Gas Nucleation for Positive Additions

As the chemical mixture for polyurethane rigid foam is properly metered out, you can enhance the performance and other characteristics further with gas nucleation. This process can make the end product lighter, increase the mixing quality of the mixture, and even improve the overall cell structure of the end product.

Lighter rigid foam produces the strength needed without additional weight. A great example of a potential use would be in naval vessels, for buoyancy while also adding sound damping qualities. Improved mixing quality means eliminating voids, and improved wet-ability for a more uniform material that is free from streaks. When a builder is dispersing the foam — say between two studs in new construction — the last thing they want is a material that can’t hold its shape or position. Improved cell geometry ensures uniformity throughout the material and eliminates some of the inability of the material to remain consistent once dispersed. Failure to produce a reliable geometry results in a damaged product that needs to be scrapped, thereby increasing cost and production time.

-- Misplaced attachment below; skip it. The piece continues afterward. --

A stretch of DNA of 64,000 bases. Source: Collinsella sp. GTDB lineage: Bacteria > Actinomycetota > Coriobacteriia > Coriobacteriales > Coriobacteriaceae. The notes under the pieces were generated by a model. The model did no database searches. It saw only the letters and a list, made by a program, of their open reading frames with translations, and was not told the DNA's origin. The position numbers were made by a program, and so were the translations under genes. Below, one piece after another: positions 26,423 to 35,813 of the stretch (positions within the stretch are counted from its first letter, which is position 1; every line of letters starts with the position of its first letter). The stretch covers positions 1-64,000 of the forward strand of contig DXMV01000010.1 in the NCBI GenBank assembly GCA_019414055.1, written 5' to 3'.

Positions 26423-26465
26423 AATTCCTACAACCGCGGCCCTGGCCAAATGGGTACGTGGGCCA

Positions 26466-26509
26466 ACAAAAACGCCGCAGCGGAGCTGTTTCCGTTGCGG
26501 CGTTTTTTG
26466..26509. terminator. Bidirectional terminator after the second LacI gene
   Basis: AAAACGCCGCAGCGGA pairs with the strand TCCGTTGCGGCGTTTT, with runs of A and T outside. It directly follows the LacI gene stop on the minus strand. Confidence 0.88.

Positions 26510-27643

One of the key gas nucleation processes involves carbon dioxide (CO2), which is dissolved homogeneously into the polyol component of your polyurethane mixture. This nucleation will affect the weight of the mixture. Dry air or dinitrogen (N2) infusion will improve the overall mixing quality. Both processes can help companies ensure their polyurethane application will achieve the desired results while reducing the risk of material failure.

Finish Strong with a High-Performing Mix Head

As one of the last pieces of equipment used in the polyurethane rigid foam production process, mix heads can provide one more opportunity to increase your chances for a successful application and product. The manner in which the material is mixed during this step can, and will, impact performance.